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Ninth Circuit Rules Attorneys Fees Available in Declaratory Judgment Action

General / May 17, 2020

Article by Clyde Shuman 

In a unanimous decision, a panel for the U.S. Court of Appeals for the Ninth Circuit held that, even when asserted as a claim for declaratory relief, any action that turns on the existence of a valid copyright and whether that copyright has been infringed invokes the Copyright Act, thus giving the district court discretion to award reasonable attorney’s fees pursuant to 17 U.S.C. § 505. The Court, in Doc’s Dream LLC v. Dolores Press Inc. et al., case number 18-56073, vacated a district court order denying the defendant’s motion for recovery of attorney’s fees under the Copyright Act and remanded. The district court had granted summary judgment in favor of defendant on a complaint seeking a declaration that the works at issue were abandoned to the public domain. The district court denied defendant’s motion for attorney’s fees, holding that fees were not available under § 505 because the determination of copyright abandonment did not require construction of the Copyright Act.

By way of background, Dr. Eugene Scott, an ordained minister in Glendale, California, launched the first 24-hour-a-day religious television network. He subsequently licensed Dolores Press, Inc. to distribute his works to the public, with profits going to his church. Dr. Scott made his works available for online viewing through websites bearing his name. After his death, his widow continued the license agreement with Dolores Press, Inc.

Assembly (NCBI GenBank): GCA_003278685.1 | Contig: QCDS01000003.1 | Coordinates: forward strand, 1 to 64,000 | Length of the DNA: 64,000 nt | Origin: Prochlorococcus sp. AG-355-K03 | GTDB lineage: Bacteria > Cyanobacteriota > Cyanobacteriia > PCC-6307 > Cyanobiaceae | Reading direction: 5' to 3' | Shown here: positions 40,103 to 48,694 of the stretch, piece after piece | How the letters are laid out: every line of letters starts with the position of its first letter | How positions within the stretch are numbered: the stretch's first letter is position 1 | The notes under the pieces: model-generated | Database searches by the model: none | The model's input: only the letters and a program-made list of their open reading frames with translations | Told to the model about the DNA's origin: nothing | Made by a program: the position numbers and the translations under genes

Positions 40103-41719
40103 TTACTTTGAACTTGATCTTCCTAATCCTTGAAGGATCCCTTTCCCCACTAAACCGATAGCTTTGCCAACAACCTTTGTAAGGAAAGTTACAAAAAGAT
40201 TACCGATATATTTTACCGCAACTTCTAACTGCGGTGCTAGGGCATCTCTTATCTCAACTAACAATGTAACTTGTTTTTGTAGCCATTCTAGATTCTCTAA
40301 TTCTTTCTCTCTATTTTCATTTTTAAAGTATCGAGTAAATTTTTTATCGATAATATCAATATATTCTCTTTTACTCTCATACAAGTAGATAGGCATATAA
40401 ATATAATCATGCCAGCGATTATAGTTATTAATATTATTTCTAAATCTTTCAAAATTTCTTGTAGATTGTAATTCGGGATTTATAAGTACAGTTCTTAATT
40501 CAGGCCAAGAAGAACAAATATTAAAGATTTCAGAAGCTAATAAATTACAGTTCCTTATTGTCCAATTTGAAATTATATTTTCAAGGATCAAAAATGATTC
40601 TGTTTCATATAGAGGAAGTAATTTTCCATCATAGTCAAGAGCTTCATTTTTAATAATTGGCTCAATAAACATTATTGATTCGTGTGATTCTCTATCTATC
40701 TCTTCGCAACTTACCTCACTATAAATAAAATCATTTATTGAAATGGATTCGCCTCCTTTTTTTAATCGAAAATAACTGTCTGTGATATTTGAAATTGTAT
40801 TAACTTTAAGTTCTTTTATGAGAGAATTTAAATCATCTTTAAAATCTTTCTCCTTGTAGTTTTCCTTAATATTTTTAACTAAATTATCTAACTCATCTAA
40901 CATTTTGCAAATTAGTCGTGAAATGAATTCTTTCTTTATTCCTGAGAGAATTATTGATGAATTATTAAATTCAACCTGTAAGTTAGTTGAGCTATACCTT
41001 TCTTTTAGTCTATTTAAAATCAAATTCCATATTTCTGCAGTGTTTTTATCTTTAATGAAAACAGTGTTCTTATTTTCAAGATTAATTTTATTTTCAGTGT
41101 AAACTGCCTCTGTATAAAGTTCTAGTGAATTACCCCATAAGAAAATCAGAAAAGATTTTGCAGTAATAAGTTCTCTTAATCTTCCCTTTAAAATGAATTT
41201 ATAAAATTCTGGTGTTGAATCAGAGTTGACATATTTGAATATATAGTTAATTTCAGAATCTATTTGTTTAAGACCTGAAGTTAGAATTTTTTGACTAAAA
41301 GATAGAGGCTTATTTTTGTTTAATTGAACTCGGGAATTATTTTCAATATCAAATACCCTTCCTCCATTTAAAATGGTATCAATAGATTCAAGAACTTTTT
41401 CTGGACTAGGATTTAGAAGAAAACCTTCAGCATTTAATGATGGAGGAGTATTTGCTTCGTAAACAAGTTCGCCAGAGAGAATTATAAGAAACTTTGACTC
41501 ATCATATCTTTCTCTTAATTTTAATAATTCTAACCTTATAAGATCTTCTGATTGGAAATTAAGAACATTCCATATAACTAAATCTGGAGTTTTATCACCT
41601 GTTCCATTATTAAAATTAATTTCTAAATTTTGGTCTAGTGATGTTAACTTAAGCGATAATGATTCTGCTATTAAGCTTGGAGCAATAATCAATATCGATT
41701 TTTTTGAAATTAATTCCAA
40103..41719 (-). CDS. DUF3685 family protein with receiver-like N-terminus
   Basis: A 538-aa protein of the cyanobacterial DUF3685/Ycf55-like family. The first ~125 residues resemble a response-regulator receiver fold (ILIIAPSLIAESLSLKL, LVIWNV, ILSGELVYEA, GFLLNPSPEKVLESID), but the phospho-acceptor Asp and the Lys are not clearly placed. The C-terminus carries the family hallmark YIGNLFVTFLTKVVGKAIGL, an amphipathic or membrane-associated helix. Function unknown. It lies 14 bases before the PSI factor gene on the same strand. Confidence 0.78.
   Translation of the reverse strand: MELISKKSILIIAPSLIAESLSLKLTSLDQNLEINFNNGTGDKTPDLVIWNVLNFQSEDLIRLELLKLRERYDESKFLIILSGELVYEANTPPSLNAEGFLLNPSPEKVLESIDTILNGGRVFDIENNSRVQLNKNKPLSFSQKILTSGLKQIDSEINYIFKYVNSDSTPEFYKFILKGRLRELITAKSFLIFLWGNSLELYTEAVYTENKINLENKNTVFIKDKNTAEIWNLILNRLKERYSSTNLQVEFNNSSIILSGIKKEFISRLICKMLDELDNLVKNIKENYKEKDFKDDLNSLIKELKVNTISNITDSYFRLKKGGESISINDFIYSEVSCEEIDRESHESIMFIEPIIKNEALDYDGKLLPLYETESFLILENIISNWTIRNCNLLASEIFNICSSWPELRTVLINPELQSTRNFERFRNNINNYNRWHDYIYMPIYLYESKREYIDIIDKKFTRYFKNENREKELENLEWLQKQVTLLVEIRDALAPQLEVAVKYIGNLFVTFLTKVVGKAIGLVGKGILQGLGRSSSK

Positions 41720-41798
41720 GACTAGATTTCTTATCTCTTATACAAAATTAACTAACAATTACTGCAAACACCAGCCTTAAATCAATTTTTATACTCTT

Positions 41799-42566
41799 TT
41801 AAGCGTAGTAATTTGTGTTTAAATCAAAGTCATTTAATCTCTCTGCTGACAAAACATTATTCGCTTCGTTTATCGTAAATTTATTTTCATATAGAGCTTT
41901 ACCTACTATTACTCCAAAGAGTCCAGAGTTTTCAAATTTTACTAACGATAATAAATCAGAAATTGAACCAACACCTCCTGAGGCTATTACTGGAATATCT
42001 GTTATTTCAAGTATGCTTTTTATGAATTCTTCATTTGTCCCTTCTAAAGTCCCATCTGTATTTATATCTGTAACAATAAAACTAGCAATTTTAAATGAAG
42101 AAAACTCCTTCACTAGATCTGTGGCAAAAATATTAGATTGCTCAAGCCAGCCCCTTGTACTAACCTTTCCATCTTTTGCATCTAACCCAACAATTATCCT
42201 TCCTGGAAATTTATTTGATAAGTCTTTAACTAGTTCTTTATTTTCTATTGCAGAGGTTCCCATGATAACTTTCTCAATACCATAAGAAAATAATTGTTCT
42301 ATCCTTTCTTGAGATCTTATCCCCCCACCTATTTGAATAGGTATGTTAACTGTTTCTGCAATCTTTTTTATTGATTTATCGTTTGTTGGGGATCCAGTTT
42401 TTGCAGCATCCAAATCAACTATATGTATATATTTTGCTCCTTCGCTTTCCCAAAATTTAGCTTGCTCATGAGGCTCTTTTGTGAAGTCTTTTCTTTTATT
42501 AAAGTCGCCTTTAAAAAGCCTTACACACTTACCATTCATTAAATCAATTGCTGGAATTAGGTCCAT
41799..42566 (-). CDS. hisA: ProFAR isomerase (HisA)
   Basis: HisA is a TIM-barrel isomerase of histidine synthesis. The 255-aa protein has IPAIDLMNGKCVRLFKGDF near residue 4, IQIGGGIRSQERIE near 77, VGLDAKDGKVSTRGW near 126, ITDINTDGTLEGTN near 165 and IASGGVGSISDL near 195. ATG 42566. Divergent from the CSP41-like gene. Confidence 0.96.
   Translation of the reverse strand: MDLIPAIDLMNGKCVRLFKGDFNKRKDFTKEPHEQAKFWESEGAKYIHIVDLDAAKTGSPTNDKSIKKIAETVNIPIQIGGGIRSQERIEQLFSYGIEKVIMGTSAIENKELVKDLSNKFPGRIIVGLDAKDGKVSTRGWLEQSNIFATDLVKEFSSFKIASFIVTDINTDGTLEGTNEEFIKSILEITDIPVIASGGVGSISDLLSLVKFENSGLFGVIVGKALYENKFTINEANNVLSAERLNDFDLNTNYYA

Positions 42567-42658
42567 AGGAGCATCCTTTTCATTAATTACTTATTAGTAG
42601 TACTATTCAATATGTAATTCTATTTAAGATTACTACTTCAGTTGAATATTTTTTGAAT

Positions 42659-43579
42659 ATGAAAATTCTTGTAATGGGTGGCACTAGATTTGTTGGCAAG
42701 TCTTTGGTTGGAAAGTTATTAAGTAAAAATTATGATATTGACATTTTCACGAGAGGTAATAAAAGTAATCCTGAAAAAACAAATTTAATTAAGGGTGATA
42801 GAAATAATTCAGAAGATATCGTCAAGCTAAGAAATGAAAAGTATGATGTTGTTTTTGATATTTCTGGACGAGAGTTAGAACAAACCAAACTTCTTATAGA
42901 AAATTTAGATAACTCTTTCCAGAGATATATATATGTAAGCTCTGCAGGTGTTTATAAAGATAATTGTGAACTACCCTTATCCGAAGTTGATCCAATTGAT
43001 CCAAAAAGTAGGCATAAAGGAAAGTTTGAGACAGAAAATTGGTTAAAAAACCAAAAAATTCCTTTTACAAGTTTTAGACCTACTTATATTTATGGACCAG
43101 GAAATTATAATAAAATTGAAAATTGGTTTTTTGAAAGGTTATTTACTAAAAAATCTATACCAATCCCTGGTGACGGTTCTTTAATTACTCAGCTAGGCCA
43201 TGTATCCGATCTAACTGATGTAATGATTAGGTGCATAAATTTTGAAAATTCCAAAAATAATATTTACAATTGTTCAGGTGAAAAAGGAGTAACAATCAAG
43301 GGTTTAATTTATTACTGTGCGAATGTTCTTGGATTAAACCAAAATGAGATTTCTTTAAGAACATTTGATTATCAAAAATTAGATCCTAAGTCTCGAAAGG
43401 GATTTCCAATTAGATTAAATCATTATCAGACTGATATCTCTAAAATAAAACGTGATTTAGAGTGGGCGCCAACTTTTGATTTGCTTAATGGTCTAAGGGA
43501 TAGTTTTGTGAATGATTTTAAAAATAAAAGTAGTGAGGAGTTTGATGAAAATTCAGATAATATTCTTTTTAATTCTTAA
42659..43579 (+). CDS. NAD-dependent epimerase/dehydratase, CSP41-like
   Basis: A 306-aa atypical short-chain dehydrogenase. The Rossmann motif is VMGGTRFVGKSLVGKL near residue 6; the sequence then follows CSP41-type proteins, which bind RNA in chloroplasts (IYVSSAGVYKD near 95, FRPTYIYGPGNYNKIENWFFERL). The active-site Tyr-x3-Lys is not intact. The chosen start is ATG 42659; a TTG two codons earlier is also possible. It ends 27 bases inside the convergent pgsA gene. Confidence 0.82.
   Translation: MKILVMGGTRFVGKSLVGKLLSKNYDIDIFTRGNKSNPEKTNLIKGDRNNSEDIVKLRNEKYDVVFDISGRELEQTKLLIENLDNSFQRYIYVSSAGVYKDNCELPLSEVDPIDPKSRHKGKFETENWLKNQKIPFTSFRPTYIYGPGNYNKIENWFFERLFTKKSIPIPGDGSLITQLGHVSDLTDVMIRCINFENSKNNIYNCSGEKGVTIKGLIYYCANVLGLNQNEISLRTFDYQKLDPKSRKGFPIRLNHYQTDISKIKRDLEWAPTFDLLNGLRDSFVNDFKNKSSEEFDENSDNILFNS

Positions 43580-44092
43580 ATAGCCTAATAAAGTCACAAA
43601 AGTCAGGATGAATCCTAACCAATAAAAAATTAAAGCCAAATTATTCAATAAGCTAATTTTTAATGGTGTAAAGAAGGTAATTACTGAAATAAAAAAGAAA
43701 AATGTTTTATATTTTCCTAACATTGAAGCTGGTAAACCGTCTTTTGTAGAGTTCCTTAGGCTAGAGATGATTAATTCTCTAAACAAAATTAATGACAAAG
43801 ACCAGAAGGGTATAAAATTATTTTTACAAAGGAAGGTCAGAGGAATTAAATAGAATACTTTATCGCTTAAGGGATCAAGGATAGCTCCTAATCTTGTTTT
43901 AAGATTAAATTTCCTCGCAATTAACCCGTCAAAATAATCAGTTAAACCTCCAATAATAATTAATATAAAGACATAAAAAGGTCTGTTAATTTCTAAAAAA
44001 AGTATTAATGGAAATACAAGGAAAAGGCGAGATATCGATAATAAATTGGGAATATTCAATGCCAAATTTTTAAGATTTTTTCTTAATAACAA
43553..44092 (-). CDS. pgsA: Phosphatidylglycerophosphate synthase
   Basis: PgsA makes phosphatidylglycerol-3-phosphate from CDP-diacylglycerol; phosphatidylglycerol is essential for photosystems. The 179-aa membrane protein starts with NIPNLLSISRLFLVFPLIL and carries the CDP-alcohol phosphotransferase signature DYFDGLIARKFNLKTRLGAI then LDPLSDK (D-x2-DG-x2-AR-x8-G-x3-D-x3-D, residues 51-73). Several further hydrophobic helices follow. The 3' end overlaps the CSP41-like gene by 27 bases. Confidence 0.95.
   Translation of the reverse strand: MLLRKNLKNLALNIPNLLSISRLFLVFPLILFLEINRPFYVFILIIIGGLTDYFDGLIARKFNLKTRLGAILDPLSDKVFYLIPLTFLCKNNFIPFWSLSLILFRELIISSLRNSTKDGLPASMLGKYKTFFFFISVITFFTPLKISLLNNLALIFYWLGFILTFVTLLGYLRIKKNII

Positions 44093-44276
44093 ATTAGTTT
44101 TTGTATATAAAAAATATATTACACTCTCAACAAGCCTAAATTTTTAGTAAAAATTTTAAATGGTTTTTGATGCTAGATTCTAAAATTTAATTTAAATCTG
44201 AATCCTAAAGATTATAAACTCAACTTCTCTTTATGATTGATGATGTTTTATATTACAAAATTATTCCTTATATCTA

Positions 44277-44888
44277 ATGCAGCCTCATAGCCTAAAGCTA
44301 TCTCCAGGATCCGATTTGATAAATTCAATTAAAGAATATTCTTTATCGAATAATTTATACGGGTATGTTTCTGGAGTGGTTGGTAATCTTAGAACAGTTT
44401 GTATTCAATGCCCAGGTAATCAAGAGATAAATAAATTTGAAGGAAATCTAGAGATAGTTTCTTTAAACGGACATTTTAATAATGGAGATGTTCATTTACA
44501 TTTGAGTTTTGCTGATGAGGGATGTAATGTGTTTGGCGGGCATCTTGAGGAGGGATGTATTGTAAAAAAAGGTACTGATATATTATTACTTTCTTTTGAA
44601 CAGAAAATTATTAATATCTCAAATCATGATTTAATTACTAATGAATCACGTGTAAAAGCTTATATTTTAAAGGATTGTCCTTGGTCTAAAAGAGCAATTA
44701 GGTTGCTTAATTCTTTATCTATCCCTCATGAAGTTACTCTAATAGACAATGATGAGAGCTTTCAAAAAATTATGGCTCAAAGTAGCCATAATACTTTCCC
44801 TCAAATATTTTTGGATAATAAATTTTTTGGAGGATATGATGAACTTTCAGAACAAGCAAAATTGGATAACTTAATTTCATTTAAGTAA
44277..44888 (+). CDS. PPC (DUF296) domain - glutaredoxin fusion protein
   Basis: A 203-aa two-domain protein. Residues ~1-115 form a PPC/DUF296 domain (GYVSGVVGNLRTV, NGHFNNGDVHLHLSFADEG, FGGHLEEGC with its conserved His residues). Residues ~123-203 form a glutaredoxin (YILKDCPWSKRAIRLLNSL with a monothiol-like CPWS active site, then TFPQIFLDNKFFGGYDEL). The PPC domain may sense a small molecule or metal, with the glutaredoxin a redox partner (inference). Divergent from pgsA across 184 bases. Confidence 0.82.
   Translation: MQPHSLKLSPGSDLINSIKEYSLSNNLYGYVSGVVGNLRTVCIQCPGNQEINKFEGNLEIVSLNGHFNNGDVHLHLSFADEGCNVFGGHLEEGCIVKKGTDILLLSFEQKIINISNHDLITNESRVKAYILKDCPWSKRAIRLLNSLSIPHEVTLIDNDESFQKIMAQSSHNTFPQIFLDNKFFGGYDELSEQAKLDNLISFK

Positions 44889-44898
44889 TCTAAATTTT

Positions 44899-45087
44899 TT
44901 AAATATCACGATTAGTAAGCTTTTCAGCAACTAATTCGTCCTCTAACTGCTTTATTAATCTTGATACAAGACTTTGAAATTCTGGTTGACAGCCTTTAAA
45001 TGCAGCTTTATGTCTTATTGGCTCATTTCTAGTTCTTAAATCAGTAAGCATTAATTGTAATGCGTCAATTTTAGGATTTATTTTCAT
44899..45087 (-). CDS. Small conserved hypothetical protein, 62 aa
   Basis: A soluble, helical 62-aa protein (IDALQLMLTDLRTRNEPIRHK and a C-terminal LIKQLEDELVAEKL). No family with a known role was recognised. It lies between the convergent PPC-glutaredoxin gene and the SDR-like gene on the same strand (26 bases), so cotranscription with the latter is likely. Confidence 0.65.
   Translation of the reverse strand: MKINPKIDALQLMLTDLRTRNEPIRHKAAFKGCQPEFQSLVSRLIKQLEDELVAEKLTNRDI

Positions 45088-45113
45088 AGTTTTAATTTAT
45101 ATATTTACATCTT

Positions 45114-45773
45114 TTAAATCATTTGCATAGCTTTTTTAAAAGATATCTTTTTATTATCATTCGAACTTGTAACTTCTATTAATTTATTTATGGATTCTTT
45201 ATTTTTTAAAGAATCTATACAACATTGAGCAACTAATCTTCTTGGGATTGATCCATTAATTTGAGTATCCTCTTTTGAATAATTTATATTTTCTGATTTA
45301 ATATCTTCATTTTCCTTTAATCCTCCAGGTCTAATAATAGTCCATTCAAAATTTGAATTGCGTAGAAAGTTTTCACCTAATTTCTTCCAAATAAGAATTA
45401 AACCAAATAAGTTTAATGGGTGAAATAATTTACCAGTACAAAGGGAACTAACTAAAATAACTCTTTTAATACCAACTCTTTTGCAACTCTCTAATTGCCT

In 2014, Patrick Robinson, a Georgia minister and sole owner of Doc’s Dream, requested permission to share Dr. Scott’s works with his students online. When Ms. Scott refused his request, Robinson launched a website sharing Dr. Scott’s works, leading to litigation, specifically four lawsuits. In three of the lawsuits, Dolores alleged copyright infringement by Doc’s Dream. In the fourth, Doc’s Dream claimed that Dr. Scott had abandoned rights to his works before his death. The district court dismissed Dolores’ three suits and granted summary judgment in favor of Dolores as to the fourth. On appeal, the Ninth Circuit reversed all three dismissals and affirmed the summary judgment.

As the prevailing party in the summary judgment ruling, Dolores sought recovery of attorney’s fees under the fee-shifting provision of 17 U.S.C. § 505, citing the factors supporting a fees award as announced by the Supreme Court in Kirtsaeng v. John Wiley & Sons, Inc., 136 S. Ct. 1979 (2016). However, the district court held that attorney’s fees were not available pursuant to § 505, noting that the Ninth Circuit had not explicitly held that attorney’s fees are available under the Copyright Act in declaratory relief actions, and instead relying on the Nimmer copyright law treatise, including especially “that courts generally award attorneys’ fees under the Copyright Act in declaratory relief actions so long as the action requires construction of the Copyright Act.”

The district court read Nimmer to indicate that if a declaratory relief action is only superficially related to copyright, it “does not arise under the Copyright Act,” and “fees could not be awarded under the Copyright Act.” Since, per the district court, “[c]opyright abandonment is a judicially-created doctrine based in principles of equity; it is not based on any provision of the Copyright Act,” an award of attorneys’ fees under § 505 was not available in this case.